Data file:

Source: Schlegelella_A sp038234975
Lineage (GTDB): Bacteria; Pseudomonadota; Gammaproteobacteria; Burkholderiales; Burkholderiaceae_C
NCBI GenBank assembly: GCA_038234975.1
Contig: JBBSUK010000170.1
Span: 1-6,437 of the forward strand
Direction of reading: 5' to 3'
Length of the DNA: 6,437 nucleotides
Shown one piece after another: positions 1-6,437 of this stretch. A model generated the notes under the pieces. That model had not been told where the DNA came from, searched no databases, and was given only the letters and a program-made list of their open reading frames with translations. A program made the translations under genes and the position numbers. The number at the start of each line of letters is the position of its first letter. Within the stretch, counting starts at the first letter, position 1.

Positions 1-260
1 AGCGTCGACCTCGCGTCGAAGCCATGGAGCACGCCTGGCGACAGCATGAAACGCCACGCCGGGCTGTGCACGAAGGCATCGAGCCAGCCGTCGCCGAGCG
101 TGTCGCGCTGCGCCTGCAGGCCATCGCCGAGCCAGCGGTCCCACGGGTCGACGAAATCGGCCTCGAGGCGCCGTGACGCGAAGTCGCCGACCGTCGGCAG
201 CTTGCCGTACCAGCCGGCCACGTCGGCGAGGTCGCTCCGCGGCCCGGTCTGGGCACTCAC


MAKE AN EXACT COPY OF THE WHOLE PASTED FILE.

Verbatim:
Source: Schlegelella_A sp038234975
Lineage (GTDB): Bacteria; Pseudomonadota; Gammaproteobacteria; Burkholderiales; Burkholderiaceae_C
NCBI GenBank assembly: GCA_038234975.1
Contig: JBBSUK010000170.1
Span: 1-6,437 of the forward strand
Direction of reading: 5' to 3'
Length of the DNA: 6,437 nucleotides
Shown one piece after another: positions 1-6,437 of this stretch. A model generated the notes under the pieces. That model had not been told where the DNA came from, searched no databases, and was given only the letters and a program-made list of their open reading frames with translations. A program made the translations under genes and the position numbers. The number at the start of each line of letters is the position of its first letter. Within the stretch, counting starts at the first letter, position 1.

Positions 1-260
1 AGCGTCGACCTCGCGTCGAAGCCATGGAGCACGCCTGGCGACAGCATGAAACGCCACGCCGGGCTGTGCACGAAGGCATCGAGCCAGCCGTCGCCGAGCG
101 TGTCGCGCTGCGCCTGCAGGCCATCGCCGAGCCAGCGGTCCCACGGGTCGACGAAATCGGCCTCGAGGCGCCGTGACGCGAAGTCGCCGACCGTCGGCAG
201 CTTGCCGTACCAGCCGGCCACGTCGGCGAGGTCGCTCCGCGGCCCGGTCTGGGCACTCAC